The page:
A Lot or a Little?
What you will—and won't—find in this book.
Vocabulary related to knitting: stitches, rows, dropping a stitch. Instructions for knitting a hat and making a pom-pom. Hebrew word mitzvah, Yiddish word keppie.
It's good to do "mitzvahs" (good deeds) for others. We can all be kind and contribute goodness to the world. When others need things, we can help supply them. Even if you're unsure of your skills, you can use them for good. People of different races and backgrounds can be friends and be kind to each other.
Positive Role Models
Everyone's kind and caring in this book. Mrs. Goldman knits hats for new babies, neighbors, friends. She teaches Sophia to knit and when that's too frustrating, lets her make pom-poms. Sophia helps Mrs. Goldman walk her dog. When she realizes Mrs. Goldman doesn't have a hat of her own, she struggles to knit her one as a present.
Parents Need to Know
Parents need to know that A Hat for Mrs. Goldman: A Story About Knitting and Love, by Michelle Edwards, illustrated by G. Brian Karas (Ivan: The Remarkable True Story of the Shopping Mall Gorilla), is a lovely book about friendship and kindness that revolves around a knitting project. It features an older Jewish woman who knits hats for all who need them, and a young Mexican American girl whom she teaches not only to knit, but also the importance of doing good deeds, a lesson readers themselves can take to heart. Edwards and Karas paint a kind and gentle world where people of various ages and races care for one another with great tenderness. Instructions for knitting a hat and making pom-poms are included.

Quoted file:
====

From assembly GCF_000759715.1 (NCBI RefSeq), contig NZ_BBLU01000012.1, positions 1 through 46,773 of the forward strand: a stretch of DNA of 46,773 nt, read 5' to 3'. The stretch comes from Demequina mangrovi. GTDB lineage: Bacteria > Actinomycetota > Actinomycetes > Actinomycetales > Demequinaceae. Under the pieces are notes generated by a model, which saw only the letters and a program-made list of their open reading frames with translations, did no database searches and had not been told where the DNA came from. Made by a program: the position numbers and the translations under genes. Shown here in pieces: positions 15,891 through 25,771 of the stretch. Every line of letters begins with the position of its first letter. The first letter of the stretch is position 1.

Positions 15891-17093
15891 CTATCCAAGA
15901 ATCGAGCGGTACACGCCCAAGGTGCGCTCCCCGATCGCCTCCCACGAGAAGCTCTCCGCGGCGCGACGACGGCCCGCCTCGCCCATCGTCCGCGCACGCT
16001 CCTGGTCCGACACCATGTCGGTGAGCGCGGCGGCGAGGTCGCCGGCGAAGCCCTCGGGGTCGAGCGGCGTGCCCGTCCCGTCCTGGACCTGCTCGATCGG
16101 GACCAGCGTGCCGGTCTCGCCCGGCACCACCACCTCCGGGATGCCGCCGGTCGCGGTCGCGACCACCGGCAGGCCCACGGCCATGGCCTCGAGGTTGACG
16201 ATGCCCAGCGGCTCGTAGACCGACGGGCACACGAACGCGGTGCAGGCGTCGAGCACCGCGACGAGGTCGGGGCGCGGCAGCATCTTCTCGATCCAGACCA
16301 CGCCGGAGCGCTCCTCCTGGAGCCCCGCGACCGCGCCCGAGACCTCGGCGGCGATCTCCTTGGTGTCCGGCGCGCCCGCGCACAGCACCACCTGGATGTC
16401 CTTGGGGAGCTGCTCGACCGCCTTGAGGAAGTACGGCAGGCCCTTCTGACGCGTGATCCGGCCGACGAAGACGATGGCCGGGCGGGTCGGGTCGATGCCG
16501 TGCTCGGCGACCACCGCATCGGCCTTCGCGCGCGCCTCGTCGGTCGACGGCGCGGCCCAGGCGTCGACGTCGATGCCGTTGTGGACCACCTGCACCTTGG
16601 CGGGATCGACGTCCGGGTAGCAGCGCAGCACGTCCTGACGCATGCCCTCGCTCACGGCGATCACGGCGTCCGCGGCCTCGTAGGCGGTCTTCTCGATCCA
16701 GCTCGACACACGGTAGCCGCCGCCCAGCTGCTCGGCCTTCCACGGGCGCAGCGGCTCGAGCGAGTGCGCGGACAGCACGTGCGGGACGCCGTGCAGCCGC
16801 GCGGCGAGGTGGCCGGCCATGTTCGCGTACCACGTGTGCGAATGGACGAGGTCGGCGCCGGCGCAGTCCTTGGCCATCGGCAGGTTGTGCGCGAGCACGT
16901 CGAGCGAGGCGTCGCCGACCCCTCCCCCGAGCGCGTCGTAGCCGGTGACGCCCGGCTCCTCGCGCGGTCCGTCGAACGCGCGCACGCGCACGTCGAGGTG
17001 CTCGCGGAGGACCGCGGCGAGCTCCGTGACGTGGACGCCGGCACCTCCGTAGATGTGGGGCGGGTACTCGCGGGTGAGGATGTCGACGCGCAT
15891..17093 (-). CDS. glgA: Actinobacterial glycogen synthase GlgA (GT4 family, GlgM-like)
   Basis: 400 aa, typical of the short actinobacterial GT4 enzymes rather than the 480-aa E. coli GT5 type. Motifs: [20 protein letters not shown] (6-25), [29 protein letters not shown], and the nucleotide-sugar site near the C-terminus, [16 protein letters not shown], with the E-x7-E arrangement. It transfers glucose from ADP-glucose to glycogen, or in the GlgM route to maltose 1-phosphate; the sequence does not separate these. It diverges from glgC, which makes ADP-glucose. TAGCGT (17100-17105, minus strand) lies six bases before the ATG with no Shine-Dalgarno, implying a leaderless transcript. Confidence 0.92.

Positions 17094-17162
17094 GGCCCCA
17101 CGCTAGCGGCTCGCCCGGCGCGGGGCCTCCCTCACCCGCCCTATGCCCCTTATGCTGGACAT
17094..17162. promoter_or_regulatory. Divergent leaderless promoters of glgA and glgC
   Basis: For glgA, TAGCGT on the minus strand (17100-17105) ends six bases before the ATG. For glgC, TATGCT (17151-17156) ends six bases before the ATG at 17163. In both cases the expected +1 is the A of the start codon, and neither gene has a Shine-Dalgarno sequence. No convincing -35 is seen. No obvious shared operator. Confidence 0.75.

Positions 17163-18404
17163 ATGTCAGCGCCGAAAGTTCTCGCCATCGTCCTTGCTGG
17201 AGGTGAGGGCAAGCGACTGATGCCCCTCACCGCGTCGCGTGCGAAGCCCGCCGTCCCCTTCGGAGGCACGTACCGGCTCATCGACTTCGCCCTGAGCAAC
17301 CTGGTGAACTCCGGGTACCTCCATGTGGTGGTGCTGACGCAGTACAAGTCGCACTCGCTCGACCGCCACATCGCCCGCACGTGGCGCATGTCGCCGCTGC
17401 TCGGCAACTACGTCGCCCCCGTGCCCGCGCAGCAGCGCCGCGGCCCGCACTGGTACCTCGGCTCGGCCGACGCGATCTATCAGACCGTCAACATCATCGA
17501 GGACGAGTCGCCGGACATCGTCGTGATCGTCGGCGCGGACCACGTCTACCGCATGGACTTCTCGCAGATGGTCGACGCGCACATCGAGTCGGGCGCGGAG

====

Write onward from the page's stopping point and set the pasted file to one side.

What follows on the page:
Is It Any Good?
In this heart-touching book about friendship, people of different ages and backgrounds knit each other hats and treat each other with care, making the book an excellent tool for teaching kindness. A Hat for Mrs. Goldman: A Story About Knitting and Love, Sophia, a young Mexican-American girl is friends with elderly Mrs. Goldman, who sprinkles her conversation with Yiddish and knits hats for all in need. But in the snowy winter, she herself doesn't have a hat, so Sophia picks up her knitting needles and takes matters into her own hands. The hat that results is lumpy and has holes, but Sophia fixes it with a batch of her specialty pom-poms.
The story itself is crafted with love. The text is simple but with vivid detail -- "The soft wool smells like Mrs. Goldman's chicken soup;" "tiny fluffs of snow fall on Mrs. Goldman's head" -- and G. Brian Karas' art conveys the love and warmth perfectly. The very touching takeaway of this story is that knitting (and love) can be "lumpy and bumpy," but that's OK, because you can always add a few pom-poms.
Did we miss something on diversity?
Research shows a connection between kids' healthy self-esteem and positive portrayals in media. That's why we've added a new "Diverse Representations" section to our reviews that will be rolling out on an ongoing basis. You can help us help kids by suggesting a diversity update.